Before Europeans first passed through the region in the sixteenth century, the Alabama Black Belt was a mosaic of environments shaped by soil type, available moisture, rivers, and fire. Native Americans strongly influenced the environment, and had done so for millenia. They established a number of towns, cleared lowland cornfields, and lit fires to manipulate vegetations, shaping the Black Belt's landscape.
Two great river systems cross the Black Belt--the Alabama and the Tombigbee. The Alabama River flows west along the northern rim of the region until it is joined by the Cahaba River, Alabama's longest free-flowing river. Offically designated an "Alabama Natural Wonder," the Cahaba River is the most biologically rich river of its size in the nation. As the Alabama River cuts through the Selma chalk underlying the Black Belt prairies, impressive white bluffs are often visible.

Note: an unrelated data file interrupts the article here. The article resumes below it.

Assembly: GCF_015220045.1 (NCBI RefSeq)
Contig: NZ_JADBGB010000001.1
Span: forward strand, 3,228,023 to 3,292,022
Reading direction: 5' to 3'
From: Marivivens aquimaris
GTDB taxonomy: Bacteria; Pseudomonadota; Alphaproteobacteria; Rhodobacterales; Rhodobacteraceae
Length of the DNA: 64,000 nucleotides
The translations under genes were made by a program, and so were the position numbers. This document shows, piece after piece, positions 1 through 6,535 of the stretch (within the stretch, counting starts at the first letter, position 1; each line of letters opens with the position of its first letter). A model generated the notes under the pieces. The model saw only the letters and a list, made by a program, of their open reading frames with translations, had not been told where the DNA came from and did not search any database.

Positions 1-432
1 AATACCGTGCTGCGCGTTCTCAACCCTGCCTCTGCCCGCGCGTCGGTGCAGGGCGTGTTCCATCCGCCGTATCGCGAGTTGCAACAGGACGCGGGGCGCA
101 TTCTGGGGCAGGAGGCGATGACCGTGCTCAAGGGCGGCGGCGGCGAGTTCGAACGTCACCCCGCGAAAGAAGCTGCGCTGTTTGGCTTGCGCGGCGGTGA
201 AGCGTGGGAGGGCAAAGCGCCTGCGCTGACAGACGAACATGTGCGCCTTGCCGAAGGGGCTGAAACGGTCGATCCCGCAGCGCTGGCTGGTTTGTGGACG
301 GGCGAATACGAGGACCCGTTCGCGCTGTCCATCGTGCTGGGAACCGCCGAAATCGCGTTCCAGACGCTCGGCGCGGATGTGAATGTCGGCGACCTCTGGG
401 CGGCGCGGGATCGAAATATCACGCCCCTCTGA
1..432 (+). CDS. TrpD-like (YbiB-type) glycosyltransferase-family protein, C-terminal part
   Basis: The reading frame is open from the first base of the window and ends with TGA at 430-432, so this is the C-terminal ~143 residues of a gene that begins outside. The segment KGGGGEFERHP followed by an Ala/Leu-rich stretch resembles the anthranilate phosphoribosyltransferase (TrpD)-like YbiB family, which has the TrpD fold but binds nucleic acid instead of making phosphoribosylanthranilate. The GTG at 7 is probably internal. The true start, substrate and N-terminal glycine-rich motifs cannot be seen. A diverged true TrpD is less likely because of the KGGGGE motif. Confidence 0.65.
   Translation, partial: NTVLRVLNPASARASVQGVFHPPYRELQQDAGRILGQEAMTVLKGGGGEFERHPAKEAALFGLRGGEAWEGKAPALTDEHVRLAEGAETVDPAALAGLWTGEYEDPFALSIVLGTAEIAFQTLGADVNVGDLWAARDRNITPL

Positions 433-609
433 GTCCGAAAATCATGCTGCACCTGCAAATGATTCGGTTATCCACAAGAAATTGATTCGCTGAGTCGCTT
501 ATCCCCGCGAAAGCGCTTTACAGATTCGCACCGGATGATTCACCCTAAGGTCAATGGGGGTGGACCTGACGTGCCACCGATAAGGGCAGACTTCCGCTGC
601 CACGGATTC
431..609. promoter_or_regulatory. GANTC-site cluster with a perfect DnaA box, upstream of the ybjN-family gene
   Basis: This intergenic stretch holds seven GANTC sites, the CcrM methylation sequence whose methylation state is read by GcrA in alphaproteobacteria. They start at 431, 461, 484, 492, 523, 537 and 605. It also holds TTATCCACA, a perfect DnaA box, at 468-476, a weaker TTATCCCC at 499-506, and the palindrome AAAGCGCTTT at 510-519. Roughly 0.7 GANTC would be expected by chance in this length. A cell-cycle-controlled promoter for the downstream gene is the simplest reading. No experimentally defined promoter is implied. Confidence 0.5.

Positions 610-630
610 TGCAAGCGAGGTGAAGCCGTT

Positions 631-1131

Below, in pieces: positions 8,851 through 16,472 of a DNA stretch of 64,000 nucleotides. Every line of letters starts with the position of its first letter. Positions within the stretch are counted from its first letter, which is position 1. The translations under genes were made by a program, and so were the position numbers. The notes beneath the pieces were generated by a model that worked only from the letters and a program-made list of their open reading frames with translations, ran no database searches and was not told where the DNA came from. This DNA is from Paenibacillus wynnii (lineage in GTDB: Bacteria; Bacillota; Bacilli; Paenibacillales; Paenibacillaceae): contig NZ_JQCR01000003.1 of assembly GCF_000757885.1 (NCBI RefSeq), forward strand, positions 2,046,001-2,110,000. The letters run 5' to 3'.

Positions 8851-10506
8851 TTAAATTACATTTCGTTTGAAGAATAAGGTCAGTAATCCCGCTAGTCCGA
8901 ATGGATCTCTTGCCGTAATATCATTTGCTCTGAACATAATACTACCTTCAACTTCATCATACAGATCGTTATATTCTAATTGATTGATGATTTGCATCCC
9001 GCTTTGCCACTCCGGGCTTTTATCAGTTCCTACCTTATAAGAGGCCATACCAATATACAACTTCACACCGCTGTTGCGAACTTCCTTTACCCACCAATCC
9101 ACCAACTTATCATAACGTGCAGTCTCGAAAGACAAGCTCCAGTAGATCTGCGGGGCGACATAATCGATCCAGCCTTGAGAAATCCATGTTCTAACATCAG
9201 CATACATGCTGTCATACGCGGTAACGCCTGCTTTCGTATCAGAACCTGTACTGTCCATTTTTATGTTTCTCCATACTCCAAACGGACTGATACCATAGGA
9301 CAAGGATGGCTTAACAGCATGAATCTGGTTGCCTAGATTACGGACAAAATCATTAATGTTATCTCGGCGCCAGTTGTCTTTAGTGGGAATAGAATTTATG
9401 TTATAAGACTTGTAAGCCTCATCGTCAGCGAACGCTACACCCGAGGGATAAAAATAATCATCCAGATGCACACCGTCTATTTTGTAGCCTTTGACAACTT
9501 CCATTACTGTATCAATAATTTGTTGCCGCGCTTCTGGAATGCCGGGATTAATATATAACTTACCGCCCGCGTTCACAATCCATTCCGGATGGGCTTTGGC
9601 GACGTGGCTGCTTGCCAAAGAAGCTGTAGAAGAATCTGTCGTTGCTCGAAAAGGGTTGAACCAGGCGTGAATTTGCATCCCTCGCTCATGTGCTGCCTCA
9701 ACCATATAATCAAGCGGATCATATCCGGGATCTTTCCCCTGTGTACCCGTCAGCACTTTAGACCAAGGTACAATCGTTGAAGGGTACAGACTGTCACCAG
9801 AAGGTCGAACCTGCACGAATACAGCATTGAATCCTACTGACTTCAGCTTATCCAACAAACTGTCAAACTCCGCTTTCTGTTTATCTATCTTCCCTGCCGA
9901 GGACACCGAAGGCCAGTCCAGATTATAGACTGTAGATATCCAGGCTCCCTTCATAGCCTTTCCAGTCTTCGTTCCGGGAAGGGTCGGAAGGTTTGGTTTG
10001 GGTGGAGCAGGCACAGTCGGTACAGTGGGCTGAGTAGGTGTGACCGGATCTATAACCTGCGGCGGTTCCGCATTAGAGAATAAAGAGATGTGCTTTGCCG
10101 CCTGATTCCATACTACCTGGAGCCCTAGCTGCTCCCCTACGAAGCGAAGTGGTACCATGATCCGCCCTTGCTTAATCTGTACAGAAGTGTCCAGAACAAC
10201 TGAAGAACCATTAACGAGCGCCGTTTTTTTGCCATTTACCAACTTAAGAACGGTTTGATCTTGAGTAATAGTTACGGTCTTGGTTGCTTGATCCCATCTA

Between AD 900 and 1600 a series of stable and prosperous Native American cultures lived in the major river valleys of the Midwest and Southeat. Collectively, scholars refer to these cultures and their material remains as "Mississippian." The fertile river valleys of Alabama's Black Belt proved an ideal environment for Mississippian communities to develop.
We hope you enjoy your stay in the Alabama Black Belt Heritage Area.